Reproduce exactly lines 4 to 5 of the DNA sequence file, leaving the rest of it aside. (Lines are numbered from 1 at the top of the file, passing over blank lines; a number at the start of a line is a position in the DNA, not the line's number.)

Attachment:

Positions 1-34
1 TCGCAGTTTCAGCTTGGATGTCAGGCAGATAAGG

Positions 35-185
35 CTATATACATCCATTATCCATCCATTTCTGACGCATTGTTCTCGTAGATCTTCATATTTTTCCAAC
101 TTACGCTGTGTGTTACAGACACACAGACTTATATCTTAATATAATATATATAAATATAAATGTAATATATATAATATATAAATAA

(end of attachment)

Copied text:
35 CTATATACATCCATTATCCATCCATTTCTGACGCATTGTTCTCGTAGATCTTCATATTTTTCCAAC
101 TTACGCTGTGTGTTACAGACACACAGACTTATATCTTAATATAATATATATAAATATAAATGTAATATATATAATATATAAATAA